Rationalization does not solve problems Tuesday, Aug 18 2015
Don’t fall for political rhetoric.
After Friday’s Revenue Estimating Conference meeting, Senate President John Alario tried to put a happy face on the bad news about the price of a barrel of oil dropping precipitously below where it was previously estimated. If it hold true, estimated state revenues may have to be reduced by as much as $240 Million.
Alario said: Lower oil prices the state’s mineral revenues, but they also could lead to a savings for consumers at the gas pump that could translate into higher retail sales. The Advocate, August 14, 2015.
However, Alario fails to take into consideration the thousands of layoffs in the “Oil Patch.” Workers forced to live on unemployment checks, will unlikely to increase retail sales. As such the REC failed to take into consideration of the low oil prices.
Fannin weighs in
House Appropriations Committee Chairman Jim Fannin also tried put a happy face on the cuts to Higher Education.
The cuts could be restored if the economy improves and leads to an increase in collections of income, sales and other taxes. At the very least, Friday’s move gives the government agencies a longer time to address the shortfall, Fannin said. Ibid.
If that is the case, why did he agree to delay addressing the impact of the drop in the price of oil?
Then there is this statement by Senate Finance Committee Chairman Jack Donahue:
[U]se of the piecemeal financing from a tax amnesty program, state surplus and agency reserve accounts helps keep the state from having to make deep cuts to public health care services and colleges. “I think using one-time money under those circumstances is the right way to go,” Ibid.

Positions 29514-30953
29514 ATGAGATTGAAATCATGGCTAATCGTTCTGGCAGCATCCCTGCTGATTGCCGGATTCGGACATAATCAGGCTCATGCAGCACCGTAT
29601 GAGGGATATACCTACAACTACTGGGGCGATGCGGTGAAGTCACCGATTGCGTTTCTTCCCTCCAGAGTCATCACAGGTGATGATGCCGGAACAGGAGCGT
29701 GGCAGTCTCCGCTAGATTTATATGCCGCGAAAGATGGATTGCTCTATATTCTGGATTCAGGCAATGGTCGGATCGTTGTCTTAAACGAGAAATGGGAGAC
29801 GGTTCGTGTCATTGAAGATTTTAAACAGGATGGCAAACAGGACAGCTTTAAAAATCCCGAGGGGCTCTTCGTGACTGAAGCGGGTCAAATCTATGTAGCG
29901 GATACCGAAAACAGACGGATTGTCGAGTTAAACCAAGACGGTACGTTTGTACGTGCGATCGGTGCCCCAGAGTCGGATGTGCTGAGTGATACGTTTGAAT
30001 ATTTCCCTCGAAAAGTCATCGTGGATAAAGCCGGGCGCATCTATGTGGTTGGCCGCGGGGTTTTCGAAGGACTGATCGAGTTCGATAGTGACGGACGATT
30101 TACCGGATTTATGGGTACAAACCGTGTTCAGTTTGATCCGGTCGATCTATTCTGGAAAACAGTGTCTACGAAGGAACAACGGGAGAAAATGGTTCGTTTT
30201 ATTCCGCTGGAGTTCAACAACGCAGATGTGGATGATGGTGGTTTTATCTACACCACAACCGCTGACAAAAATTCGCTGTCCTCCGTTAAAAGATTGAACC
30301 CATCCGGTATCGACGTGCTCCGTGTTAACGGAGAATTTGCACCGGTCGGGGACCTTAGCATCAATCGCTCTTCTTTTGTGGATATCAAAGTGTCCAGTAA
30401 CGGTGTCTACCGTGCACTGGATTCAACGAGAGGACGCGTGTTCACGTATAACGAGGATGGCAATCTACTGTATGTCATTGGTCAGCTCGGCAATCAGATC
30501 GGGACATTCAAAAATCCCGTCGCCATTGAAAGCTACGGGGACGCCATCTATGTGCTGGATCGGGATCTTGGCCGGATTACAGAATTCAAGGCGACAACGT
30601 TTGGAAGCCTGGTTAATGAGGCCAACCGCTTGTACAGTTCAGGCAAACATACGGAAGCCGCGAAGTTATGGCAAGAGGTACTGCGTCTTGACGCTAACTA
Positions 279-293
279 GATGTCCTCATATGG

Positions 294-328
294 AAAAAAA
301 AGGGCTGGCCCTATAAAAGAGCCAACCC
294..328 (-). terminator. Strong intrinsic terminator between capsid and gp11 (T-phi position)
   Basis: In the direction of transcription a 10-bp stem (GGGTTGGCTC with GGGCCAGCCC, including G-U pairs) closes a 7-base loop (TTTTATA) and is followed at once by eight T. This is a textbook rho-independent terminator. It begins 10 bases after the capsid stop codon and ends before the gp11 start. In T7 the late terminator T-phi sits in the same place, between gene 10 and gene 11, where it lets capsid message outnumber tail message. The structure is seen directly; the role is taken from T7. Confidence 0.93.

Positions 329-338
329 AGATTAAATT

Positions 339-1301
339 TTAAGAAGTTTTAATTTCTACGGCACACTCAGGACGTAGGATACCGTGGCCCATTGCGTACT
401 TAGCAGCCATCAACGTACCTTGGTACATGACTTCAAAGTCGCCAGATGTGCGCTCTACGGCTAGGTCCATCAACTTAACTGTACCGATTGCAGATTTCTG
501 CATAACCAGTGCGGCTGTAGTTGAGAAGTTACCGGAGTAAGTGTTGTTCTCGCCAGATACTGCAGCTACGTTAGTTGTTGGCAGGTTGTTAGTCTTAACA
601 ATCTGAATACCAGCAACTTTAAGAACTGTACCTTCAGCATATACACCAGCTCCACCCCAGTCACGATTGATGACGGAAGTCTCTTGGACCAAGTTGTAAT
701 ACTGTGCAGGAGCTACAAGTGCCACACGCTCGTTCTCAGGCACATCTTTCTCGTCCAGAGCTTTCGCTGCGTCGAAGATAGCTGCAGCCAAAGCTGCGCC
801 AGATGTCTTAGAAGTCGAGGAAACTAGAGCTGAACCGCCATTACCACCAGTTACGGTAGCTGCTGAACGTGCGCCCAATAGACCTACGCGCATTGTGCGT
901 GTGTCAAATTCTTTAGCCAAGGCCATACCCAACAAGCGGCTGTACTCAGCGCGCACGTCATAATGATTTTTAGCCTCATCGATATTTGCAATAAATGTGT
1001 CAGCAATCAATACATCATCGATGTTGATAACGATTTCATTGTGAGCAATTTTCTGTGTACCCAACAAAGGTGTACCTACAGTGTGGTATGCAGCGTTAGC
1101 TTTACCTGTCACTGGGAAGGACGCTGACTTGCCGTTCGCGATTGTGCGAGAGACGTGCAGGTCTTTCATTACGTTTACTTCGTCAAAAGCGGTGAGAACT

If there was anyone thing that caused the current fiscal crisis in Louisiana it was the use of one-time funds to pay recurring expenses.
The above three leges are the most responsible for the state’s current fiscal mess. In all likelihood, all three will be reelected this fall and returned to positions of leaderships on fiscal matters.
It’s clear none of them have learned from their mistakes of the last 7 plus years.
When you vote on these and other leges this fall remember what Albert Einstein said: “Significant problems we face cannot be solved at the same level of thinking we were at when we created them.”
When your leges ask for your vote, ask the incumbents as well as the challengers and candidates for open seats, what they will do differently. Don’t settle for platitudes; ask for specific solutions. At least it may cause them to think rather than rationalize.
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